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Increasingly, healthcare organizations are relying on information technology (IT) solutions to increase the reach-and efficacy-of healthcare. Here’s how technology can help mental health, too.
According to the National Alliance on Mental Illness (NAMI), millions of Americans are affected by mental health conditions each year-approximately one in five will experience a mental health issue in any given year. With such staggering numbers, it can be a challenge for many healthcare organizations to help individuals manage chronic disease conditions like depression, bipolar disorder, or schizophrenia. There may be a lack of qualified providers in certain geographical areas-or lack of complete medical data concerning an individual patient’s history. But many healthcare organizations are hoping that emerging technologies can help reduce hospitalizations, improve day-to-day care, and lower mental health-related costs.
“The prevalence of mental health conditions, which so often are co-morbid with chronic disease, means there is a growing demand for services,” says Deborah Estrin, PhD, a computer scientist at Cornell University and a founder of Open mHealth, a non-profit organization with the mission of using mobile health data to help promote the diagnosis and treatment of chronic health conditions. “Many mental health conditions can be managed by skilled clinicians with a relatively small amount of data. But we need more tools that can efficiently get that data to those clinicians. This is a need that technology can help meet.”
Here are three ways tech can help promote mental healthcare:
“There is an opportunity to provide individuals and their care providers with a personalized and nuanced understanding of the individual’s status,” says Estrin. “These data patterns could help inform treatment, lifestyle choices, and interventions.”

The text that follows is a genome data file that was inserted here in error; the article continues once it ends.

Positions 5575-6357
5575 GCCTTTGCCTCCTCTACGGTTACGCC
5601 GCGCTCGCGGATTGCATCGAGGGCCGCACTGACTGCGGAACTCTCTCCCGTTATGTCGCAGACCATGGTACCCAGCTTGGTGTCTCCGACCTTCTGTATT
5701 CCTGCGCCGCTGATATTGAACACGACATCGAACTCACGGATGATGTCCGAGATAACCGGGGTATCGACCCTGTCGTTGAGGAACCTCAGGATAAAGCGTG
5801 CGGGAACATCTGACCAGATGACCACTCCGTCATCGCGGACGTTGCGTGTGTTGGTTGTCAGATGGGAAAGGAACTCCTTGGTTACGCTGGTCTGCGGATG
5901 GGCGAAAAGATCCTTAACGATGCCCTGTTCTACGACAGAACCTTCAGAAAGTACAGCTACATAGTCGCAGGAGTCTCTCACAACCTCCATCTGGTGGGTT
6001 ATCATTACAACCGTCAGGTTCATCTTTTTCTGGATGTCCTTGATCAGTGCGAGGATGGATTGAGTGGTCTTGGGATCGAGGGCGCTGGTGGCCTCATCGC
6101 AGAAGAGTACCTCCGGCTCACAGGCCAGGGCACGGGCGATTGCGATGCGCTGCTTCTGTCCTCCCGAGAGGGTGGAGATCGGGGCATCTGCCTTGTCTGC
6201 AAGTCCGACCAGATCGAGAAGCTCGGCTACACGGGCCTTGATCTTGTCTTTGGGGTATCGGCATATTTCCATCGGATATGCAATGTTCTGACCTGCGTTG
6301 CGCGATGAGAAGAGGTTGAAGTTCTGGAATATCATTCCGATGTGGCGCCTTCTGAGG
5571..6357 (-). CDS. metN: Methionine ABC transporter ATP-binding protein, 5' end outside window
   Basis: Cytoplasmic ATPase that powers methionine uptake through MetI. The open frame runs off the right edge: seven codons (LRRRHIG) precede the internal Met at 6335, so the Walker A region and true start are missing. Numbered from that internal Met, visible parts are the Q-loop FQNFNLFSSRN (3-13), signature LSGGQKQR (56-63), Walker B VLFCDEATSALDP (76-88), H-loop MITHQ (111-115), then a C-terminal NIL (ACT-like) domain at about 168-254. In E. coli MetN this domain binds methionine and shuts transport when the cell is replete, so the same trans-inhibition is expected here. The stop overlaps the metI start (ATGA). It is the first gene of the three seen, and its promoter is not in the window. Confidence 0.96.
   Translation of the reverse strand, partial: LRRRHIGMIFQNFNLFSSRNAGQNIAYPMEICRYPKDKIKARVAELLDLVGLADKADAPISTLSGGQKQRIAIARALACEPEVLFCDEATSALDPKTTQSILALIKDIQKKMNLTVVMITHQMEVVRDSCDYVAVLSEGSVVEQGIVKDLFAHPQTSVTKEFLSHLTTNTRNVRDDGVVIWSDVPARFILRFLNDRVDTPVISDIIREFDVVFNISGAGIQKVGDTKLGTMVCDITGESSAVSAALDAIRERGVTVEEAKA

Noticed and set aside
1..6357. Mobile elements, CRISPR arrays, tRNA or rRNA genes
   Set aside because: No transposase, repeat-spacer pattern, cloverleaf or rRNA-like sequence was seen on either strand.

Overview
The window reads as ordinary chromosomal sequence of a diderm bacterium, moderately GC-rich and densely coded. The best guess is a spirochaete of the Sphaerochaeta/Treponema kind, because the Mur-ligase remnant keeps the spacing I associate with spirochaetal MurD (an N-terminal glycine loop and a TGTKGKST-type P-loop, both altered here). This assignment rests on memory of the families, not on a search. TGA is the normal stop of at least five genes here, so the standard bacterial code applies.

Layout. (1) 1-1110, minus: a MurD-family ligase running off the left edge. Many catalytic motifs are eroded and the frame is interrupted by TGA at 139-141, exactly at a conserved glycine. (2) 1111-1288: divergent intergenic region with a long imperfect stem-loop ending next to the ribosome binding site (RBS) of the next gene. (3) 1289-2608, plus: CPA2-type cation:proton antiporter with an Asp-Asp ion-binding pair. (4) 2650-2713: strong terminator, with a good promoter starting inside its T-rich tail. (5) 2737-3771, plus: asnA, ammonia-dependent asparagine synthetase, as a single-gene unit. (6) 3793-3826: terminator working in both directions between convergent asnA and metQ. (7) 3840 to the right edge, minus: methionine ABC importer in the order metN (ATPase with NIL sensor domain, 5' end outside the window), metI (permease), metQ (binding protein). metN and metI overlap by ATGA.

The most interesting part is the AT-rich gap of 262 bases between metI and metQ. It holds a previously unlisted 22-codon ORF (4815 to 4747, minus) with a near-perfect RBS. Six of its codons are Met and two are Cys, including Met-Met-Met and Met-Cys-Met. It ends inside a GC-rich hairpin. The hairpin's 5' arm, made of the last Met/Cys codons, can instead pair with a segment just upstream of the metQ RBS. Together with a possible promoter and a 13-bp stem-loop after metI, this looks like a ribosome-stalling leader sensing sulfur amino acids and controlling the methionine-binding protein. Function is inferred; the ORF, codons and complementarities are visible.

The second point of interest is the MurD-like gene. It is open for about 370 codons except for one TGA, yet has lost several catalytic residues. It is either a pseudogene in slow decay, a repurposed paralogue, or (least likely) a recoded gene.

Steve Daviss, MD, a psychiatrist and president of Fuse Health Strategies, says that IT can also help get clinicians data they need to effectively treat patients who appear for in-person appointments.
“So often, data is in siloes. The patient is right in front of you and you can’t see important information about them. The more siloed the data is, the further removed it is from the healthcare provider and the more likely they could make a mistake,” he says. “IT solutions, like emerging cloud solutions, can help get mental health providers the information they need-so you don’t have an emergency room doctor giving patients medication or other care that may be contraindicated.”
Estrin cautions that there are important issues of privacy and security when it comes to patient data-but healthcare, as an industry, should work together to overcome them.
“There should be a way to do this in a way that does not overstep the basics of human boundaries, intimacy, and liberty,” she says.
3. Connecting future treatments. The passive data picked up by your smart phone can also help further ongoing research projects. Many laboratories across the globe are using big data and analytics programs to help better understand the progression of mental health conditions-and even consistently track whether a given treatment may be working as expected.
“These data patterns could help inform treatment, lifestyle choices, and interventions if we have a reliable way to collect them,” says Estrin.
Estrin says there are many “curve-bending” technologies already in existence that could help reduce the burden of mental healthcare for both patients and healthcare organizations alike-but what is lacking is the right framework to implement them in an effective manner.
“We don’t seem to have a health or innovation system that brings these different technologies to individuals or healthcare organizations effectively,” she says. “We’re way behind when it comes to what could be done. But, hopefully, that will change in the future.”
Kayt Sukel is a science and health writer based outside Houston, Texas.